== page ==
The Quality of Expertise

34 Pages Posted: 30 Apr 2013 Last revised: 29 May 2015

See all articles by Edward Dickersin Van Wesep

Edward Dickersin Van Wesep

University of Colorado at Boulder - Department of Finance

Date Written: May 28, 2015


Policy-makers and managers often turn to experts when in need of information: because they are more informed than others of the content and quality of current and past research, they should provide the best advice. I show, however, that we should expect experts to be systematically biased, potentially to the point that they are less reliable sources of information than non-experts. This is because the decision to research a question implies a belief that research will be fruitful. If priors about the impact of current work are correct, on average, then those who select into researching a question are optimistic about the quality of current work. In areas that are new, or feature new research technologies (e.g., data sources, technical methods, or paradigms), the selection problem is less important than the benefit of greater knowledge: experts will indeed be experts. In areas that are old and lack new research technologies, there will be significant bias. Furthermore, consistent with a large body of empirical research, this selection problem implies that experts who express greater confidence in their beliefs will be, on average, less accurate. This paper provides many empirical implications for expert accuracy, as well as mechanism design implications for hiring, task assignment, and referee assignment.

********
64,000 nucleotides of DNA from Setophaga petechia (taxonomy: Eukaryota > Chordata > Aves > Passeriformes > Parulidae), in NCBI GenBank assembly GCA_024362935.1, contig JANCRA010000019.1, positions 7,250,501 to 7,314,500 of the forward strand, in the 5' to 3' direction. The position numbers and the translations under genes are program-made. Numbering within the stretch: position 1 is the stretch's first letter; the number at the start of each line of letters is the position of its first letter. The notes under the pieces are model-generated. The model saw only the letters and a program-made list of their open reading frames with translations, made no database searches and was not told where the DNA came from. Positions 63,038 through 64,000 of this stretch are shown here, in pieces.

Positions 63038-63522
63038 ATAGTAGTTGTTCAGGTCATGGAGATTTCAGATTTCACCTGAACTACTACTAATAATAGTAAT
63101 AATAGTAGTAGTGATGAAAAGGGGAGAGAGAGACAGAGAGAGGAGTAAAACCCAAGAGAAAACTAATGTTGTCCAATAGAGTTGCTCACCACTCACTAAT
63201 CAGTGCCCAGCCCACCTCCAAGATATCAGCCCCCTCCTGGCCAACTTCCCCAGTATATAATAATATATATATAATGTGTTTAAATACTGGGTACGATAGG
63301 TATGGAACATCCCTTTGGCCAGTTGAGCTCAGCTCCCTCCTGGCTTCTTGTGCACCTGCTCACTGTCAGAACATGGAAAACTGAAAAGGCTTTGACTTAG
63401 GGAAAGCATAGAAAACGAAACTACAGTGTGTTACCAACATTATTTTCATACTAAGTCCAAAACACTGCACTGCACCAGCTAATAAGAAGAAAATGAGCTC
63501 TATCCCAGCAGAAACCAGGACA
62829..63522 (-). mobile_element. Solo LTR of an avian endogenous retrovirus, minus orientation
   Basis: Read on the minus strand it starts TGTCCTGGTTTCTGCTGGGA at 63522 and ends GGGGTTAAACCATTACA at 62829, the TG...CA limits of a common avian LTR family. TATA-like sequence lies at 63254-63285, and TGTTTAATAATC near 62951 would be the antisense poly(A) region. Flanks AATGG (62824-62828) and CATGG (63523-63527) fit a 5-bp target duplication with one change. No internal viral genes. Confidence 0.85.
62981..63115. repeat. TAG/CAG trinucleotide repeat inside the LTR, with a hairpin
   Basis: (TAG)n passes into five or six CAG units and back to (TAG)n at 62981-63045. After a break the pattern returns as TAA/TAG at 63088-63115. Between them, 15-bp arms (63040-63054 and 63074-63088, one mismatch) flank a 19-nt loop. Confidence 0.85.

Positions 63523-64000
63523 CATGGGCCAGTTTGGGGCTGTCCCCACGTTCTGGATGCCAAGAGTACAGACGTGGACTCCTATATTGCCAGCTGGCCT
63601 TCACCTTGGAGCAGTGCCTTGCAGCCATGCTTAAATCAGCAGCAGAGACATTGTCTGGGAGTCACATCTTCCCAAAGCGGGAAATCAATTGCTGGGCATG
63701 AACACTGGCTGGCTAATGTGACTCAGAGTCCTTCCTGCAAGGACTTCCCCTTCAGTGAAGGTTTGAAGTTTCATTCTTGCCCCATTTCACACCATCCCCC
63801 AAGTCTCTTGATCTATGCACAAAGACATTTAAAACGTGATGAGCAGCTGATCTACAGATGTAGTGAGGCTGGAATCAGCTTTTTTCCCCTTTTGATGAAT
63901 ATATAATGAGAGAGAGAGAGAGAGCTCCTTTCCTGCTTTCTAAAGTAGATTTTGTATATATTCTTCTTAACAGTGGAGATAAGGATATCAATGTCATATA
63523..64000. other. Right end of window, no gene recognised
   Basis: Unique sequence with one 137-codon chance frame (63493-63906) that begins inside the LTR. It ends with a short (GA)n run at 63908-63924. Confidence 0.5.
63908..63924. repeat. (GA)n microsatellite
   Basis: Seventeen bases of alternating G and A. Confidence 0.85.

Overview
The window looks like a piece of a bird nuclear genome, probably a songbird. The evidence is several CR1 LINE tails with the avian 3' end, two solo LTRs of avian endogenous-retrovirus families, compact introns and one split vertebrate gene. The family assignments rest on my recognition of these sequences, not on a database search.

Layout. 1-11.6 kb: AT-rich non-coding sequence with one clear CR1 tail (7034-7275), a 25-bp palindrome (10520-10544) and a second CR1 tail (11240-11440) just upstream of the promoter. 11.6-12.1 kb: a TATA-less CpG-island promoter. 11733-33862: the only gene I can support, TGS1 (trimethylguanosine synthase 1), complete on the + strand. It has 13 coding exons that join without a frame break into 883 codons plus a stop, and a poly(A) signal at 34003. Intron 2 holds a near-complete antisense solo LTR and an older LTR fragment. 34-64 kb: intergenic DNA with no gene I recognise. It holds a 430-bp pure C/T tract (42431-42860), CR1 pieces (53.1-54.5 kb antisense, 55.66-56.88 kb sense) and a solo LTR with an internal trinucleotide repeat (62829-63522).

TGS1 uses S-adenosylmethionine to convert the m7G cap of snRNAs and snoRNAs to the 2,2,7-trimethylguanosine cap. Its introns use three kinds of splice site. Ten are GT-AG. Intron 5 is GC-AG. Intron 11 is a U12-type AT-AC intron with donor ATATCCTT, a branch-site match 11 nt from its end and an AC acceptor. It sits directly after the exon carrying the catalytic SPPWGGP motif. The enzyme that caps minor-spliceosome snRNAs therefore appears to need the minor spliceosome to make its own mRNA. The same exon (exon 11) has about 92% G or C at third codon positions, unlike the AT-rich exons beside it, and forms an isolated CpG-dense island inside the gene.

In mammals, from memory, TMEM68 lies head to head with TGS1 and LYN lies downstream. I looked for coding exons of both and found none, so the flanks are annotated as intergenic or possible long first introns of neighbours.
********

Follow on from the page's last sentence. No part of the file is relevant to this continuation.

Keywords: Expertise, Behavioral Economics, Prediction

JEL Classification: D80, J44

Suggested Citation

Van Wesep, Edward Dickersin, The Quality of Expertise (May 28, 2015). Vanderbilt Owen Graduate School of Management Research Paper No. 2257995, Available at SSRN: or

Edward Dickersin Van Wesep (Contact Author)

University of Colorado at Boulder - Department of Finance ( email )

Campus Box 419
Boulder, CO 80309
United States

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